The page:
The Australian – Federal Election 2016: QC’s group lobbies for super changes

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Federal election 2016: QC’s group lobbies for super changes

By Glenda Korporaal, Associate Editor (Business) Sydney

Leading Melbourne QC Jack Hammond is expected to launch a lobby group today to campaign against the Coalition government’s proposed superannuation law changes.

Mr Hammond will speak at a Melbourne meeting of lawyers and judges tonight and is expected to announce the formation of a group called Save Our Super which will call on the government to “grandfather” the impact of proposed superannuation changes on existing superannuation account holders.

The changes announced on budget night include imposition of a $1.6 million cap on the amount of money that can be moved into a tax-free super account, an immediate lifetime cap of $500,000 for post-tax contributions to superannuation, cutbacks in the attractiveness of transition to ­retirement schemes, higher taxes on super contributions for people earning more than $250,000 and higher taxes on payouts under ­defined benefit superannuation schemes above $100,000 a year.

In an interview with The Australian yesterday, Mr Hammond said the proposed changes were “manifestly unfair and unreasonable to individuals who now, or will, rely on their superannuation savings for retirement income”.

He said the government should not “make new rules which significantly affected” holders of existing super accounts “by penalising their actions taken in good faith, encouraged by the government, under then existing rules”.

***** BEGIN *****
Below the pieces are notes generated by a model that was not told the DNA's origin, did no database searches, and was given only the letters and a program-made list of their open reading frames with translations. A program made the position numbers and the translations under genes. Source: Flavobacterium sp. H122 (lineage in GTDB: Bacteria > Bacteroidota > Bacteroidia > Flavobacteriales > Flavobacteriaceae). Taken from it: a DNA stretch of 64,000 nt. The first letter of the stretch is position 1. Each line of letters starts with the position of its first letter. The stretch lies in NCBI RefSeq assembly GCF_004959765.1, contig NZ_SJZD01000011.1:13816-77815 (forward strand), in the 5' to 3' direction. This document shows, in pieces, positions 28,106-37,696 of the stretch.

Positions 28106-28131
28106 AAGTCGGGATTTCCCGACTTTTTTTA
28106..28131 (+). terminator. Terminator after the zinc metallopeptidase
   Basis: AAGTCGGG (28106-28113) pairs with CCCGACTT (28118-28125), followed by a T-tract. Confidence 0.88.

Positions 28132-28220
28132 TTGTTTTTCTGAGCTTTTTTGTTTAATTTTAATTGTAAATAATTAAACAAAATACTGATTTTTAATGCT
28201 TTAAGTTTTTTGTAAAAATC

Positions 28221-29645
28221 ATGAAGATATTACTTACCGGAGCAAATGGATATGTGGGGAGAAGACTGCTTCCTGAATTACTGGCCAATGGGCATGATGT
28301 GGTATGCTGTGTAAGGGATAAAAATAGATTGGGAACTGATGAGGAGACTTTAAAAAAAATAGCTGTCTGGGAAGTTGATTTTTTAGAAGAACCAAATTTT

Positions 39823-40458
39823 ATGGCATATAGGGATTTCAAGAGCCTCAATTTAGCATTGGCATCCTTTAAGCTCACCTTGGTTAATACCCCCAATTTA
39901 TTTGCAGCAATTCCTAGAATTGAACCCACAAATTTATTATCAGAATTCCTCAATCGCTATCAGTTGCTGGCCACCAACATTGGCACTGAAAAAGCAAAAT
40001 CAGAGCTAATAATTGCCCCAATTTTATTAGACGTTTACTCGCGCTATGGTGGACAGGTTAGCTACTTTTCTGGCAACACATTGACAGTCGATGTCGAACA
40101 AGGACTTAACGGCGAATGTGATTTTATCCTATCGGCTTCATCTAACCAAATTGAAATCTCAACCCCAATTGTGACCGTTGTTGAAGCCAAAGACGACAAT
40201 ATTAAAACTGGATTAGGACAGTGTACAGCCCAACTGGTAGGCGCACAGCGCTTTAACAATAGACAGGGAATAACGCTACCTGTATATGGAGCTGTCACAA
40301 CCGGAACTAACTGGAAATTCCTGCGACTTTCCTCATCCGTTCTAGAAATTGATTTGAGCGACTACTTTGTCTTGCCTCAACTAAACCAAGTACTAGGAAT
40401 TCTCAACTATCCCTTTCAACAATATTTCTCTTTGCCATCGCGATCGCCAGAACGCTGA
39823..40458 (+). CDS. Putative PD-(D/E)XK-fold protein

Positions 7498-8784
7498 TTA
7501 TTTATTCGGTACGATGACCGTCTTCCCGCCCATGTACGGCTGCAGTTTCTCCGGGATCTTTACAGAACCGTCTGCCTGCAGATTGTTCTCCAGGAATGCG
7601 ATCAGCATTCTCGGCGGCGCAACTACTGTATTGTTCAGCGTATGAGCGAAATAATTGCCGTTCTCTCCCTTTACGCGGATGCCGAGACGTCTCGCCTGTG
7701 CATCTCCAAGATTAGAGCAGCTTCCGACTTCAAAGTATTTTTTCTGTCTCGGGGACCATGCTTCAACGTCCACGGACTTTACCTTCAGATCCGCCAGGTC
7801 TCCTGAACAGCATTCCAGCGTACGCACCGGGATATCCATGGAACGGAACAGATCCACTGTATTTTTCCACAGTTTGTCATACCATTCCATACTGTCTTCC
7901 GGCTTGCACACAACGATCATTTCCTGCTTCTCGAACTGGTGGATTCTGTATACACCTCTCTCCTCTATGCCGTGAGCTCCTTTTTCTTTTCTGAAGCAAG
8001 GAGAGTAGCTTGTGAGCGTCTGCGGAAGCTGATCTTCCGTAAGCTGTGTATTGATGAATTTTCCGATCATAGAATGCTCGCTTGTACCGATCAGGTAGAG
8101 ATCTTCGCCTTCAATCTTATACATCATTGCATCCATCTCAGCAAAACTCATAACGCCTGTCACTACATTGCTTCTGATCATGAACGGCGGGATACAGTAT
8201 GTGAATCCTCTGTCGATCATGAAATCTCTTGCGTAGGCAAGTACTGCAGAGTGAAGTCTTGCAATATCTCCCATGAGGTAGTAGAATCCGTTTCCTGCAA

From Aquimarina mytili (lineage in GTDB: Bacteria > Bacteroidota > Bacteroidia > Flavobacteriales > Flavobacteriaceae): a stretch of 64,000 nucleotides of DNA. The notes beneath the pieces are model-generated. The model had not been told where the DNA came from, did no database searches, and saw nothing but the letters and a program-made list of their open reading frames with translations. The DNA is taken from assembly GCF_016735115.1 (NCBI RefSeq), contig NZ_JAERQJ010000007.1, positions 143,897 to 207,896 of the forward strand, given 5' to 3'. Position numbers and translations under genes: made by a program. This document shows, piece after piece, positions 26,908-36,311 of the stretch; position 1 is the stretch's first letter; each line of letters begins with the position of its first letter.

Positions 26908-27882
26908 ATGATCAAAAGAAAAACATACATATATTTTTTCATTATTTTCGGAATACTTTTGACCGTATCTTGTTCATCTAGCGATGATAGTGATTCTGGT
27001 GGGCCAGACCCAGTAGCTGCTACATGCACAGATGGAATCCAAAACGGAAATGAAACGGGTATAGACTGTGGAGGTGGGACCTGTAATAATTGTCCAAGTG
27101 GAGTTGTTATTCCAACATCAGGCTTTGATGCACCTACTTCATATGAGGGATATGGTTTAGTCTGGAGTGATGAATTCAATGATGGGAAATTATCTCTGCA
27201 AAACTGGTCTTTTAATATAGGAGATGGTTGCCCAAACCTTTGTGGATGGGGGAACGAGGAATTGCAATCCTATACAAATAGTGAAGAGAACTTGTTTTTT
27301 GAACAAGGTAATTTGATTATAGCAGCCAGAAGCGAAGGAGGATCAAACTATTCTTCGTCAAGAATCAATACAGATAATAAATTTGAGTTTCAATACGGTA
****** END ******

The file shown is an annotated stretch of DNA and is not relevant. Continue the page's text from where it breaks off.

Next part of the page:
Mr Hammond said changes to superannuation by either political party should have “appropriate grandfathering provisions to protect all affected Australians”.

However, grandfathering the budget changes would substantially reduce the expected $6 billion savings the government expects to reap over the next four years.

“A number of barristers and others share with me their concern, anger and dismay that the government proposes to make such changes,” Mr Hammond said. “The government gave no notice of the changes to superannuation which has caused people to lose faith in superannuation as a long-term investment vehicle and lose faith in the government.”

Mr Hammond, a barrister in Victoria for more than three decades, said he was in the process of retiring from his practice and would be “significantly affected” by several of the government’s proposed changes.

He said the proposed changes to superannuation rules would cause “millions of Australians who are effectively compelled by the Australian compulsory superannuation scheme to place their trust in the government” to lose faith in the system.

People who had not yet started superannuation needed to be “reassured that they can trust governments to always treat them fairly and reasonably” before they committed their savings to the ­system.

Mr Hammond’s new group is expected to call on all major political parties to grandfather their proposed super changes.

The NSW, Victorian and Australian bar associations said yesterday they did not have a policy on the Coalition’s proposed superannuation changes.